Swift Expansion of the Beef Herd Continues

– Dr. Kenny Burdine, Livestock Marketing Specialist, University of Kentucky

As always, USDA’s January 1 cattle inventory estimates provided much data for discussion. Continued good weather and historically strong calf prices for much of the year led to further herd expansion. The headliner was a 3.5% increase in the number of beef cows in the US, which exceeded most expectations. Part of the reason for the increase was a downward revision to the 2015 estimate by a little more than 1%, so the total number of cows is not that different from expectations. But, it does mean that the cow herd is growing at a very rapid pace and that we are likely to see over 3% more calves moving through markets during 2016.

Anytime we are in an expansion phase, heifer retention is also of particular interest. Heifers being held for beef replacements were up a little more than 3%, which suggests expansion should continue in 2016. It is also worth noting that a slightly larger share of those heifers are expected to calve in 2016, as compared to 2015. As we have discussed previously, reduced cow slaughter was the major driver during 2014 and 2015. While cow slaughter was extremely low during the last two years, it is likely to pick up in 2016. Once this happens, heifer development will be driving future changes in beef cow numbers and the pace of expansion will slow.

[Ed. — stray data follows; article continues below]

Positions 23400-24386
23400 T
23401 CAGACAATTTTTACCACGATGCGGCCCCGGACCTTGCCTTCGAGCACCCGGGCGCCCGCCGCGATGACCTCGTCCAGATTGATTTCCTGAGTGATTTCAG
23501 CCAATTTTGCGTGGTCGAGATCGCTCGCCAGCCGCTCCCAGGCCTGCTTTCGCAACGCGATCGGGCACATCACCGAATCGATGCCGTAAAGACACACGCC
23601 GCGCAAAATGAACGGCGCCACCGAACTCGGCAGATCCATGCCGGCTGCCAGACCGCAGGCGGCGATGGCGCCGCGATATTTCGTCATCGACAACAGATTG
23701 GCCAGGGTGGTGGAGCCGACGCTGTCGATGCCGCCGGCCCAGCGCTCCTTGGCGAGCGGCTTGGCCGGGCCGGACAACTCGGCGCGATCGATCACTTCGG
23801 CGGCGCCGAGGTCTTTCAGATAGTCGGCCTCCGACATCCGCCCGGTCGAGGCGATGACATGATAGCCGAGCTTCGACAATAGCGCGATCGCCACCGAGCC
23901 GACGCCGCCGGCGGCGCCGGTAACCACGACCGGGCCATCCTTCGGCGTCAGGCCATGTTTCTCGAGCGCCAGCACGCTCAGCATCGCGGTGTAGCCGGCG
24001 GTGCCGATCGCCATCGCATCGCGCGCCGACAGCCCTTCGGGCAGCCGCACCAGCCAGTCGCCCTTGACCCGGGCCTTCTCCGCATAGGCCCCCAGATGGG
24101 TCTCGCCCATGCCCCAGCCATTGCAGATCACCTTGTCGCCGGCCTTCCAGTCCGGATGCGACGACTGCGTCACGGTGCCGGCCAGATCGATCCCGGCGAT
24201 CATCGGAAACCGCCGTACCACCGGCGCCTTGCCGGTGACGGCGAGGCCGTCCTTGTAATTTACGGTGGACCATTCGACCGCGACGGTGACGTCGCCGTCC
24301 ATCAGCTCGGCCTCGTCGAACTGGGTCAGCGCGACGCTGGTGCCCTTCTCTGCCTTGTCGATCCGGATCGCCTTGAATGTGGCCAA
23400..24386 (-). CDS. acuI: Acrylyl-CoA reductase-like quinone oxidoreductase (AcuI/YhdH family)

Turning our attention closer to home, Kentucky beef cow numbers were up 2.4%, but this was also after a downward reduction in the 2015 estimate. This puts Kentucky beef cow numbers at an estimated 1.021 million cows, which is not that different from the original 2015 estimate. Interestingly for KY, our beef heifer retention estimate was up by 20,000 head, which is about +14%. Another way to put the 20,000 heifer increase into perspective is by considering that this would represent 2% of Kentucky’s beef cow herd. The sharp drop in prices from summer to winter may have been part of the reason for this increase. While there is no way to know how much this happened, I do know there were some stocker operators who chose to breed heifers, rather than sell them as feeder this fall.

The USDA report is summarized in the table below and the full report can be accessed at: http://usda.mannlib.cornell.edu/usda/current/Catt/Catt-01-29-2016.pdf


Source: NASS, USDA